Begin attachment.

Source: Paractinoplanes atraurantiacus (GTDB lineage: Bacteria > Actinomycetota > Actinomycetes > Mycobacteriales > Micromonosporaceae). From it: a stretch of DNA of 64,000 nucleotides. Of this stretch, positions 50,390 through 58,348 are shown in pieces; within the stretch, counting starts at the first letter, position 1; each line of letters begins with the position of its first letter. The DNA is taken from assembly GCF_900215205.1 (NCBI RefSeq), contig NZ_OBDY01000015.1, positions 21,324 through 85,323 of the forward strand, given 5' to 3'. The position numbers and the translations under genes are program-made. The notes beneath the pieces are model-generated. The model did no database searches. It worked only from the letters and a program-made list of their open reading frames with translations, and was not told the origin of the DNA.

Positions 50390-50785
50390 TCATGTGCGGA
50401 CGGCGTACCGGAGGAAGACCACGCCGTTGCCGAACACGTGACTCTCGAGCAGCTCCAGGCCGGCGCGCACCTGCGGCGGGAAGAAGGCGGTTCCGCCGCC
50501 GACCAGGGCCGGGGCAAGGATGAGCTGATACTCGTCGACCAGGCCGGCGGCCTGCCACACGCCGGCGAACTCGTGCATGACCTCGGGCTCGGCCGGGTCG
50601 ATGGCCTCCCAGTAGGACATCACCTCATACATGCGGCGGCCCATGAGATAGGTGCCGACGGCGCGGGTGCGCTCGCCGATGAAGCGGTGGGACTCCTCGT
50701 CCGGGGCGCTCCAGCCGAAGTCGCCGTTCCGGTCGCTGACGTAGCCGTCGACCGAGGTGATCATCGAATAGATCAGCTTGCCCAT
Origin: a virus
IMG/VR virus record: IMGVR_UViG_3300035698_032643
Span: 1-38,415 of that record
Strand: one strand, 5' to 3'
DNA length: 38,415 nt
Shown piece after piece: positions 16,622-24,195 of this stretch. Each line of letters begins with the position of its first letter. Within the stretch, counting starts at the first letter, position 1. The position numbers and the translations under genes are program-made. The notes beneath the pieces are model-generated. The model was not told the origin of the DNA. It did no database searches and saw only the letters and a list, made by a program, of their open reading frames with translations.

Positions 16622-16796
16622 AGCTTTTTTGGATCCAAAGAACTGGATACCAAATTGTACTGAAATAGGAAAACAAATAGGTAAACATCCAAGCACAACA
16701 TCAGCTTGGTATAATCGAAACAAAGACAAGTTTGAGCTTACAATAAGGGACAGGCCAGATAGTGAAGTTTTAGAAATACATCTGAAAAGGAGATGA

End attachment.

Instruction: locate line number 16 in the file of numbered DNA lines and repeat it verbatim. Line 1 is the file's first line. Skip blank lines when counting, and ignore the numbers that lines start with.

16701 TCAGCTTGGTATAATCGAAACAAAGACAAGTTTGAGCTTACAATAAGGGACAGGCCAGATAGTGAAGTTTTAGAAATACATCTGAAAAGGAGATGA